Mountain Mama | Becoming My Own Anchor

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There are so many milestones for us during this sailing trip. The first time we raised the sails, the first time Maya’s ever slept on a boat, the first time Tobin figured out how to pee between the lifelines, the first time we figured out the stereo player and listened to music while under sail.

Yesterday was a big first for me and required me to face some serious fears – spending the night on an anchor we set. It didn’t help that the wind raged and the swell rolled our boat.

Mastering anchoring feels like a huge accomplishment – it allows us freedom to spend the night almost anywhere the bottom is sandy, shallow and there isn’t turtle grass. Another big bonus we avoid the $30 a night charge of mooring by setting our own anchor.

We anchored at Salt Island, a little over two nautical miles east from Peter Island, which makes the low-lying land mass feel exposed. The bay where we set anchor is a short dinghy ride to the Wreck of the Rhone, where we planned to snorkel and take a closer look at the remains of the ship that wrecked in the 1800s.

The R.M.S. Rhone sunk off the rocks of Salt Island in October 1867.  One day the weather typified tropical perfection, the sun beating down from a deep blue sky. Then the barometer fell, the sky darkened and a hurricane blew from the northeast.

The Rhone tried to anchor, but even the 3,0000-pound anchor and some 300 feet of chain couldn’t hold the boat in place. Winds blew her into the rocks surrounding Salt Island where she heeled over, broke in two, and sank, taking most of the crew down with her.

According to our trusty cruising guide, the left side of the bay closest to the wreck is reserved as a day anchorage and the rest of the bay is fair game for anchoring overnight. When we arrived mid-afternoon, we set our anchor in the first available space. As the sunlight waned, I took another look at the map and it seemed we might actually be in the day anchorage area.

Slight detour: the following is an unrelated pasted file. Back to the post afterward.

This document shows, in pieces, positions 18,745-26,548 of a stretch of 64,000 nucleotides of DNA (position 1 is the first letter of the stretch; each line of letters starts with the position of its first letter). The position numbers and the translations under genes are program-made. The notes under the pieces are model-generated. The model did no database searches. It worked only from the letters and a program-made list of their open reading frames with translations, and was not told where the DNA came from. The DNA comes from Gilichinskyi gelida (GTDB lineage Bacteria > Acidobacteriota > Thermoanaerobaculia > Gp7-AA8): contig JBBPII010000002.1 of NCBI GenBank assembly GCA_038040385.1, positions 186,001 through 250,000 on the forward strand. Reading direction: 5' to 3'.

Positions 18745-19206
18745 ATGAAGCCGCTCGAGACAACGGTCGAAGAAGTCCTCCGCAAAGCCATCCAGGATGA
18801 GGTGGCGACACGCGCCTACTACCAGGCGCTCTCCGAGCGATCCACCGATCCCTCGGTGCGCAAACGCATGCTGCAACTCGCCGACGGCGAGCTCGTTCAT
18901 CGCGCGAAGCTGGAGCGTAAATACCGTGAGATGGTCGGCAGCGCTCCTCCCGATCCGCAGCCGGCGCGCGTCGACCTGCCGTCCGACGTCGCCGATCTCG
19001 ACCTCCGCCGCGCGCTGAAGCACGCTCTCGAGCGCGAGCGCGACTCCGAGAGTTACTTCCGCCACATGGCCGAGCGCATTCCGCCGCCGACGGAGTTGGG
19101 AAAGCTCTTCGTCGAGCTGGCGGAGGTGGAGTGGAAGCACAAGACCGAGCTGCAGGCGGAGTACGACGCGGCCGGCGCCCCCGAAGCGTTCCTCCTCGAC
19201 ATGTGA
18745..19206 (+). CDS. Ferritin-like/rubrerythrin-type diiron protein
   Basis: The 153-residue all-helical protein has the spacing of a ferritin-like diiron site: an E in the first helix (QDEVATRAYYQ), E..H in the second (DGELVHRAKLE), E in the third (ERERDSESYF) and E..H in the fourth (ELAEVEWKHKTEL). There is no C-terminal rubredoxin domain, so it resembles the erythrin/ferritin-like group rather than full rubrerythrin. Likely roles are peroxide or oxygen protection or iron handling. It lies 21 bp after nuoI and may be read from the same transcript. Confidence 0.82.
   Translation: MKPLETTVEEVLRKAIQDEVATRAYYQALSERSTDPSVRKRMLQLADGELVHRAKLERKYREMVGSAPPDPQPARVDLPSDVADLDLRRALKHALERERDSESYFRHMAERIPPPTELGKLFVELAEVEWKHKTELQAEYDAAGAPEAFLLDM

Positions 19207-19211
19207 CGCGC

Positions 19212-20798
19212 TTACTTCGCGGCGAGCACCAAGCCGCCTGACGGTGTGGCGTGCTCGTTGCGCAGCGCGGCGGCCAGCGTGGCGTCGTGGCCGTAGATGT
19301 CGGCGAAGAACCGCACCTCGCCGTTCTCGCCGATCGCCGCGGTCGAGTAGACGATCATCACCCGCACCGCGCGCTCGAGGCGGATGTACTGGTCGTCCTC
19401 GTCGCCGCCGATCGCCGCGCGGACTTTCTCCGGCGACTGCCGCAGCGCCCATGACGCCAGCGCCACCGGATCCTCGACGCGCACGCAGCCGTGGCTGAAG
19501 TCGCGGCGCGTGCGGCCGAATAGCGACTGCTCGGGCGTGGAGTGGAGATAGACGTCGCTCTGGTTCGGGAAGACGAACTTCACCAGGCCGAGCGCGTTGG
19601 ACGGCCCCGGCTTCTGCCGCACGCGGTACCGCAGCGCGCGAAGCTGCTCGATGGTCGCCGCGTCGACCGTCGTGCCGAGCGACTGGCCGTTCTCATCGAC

We motored toward other anchored sailboats. A man wearing nothing but a pair of white briefs gave us a scornful look. “There’s turtle grass there.”

The turtle grass is an important food source for turtles and habitat for other sea critters, so we don’t want to destroy it.

We motored further out. There was still turtle grass at 25 feet. At 30 feet Sarah made the hand-signal for sand and dropped the anchor. Since the safe ratio is to let out five times the amount of chain for the depth. Sarah let out a little over 100 feet and then I let the boat idle in neutral. When we stopped moving, we were only a couple boat lengths from the white-brief-wearing-grumpy man.

Since we couldn’t let out any more chain without encroaching further on the other boat, we brought the anchor up and motored further toward the point in search of a sandy, shallow spot. On the other side of a sixty-foot catamaran, we found a place to anchor that would position us as the last boat in the harbor.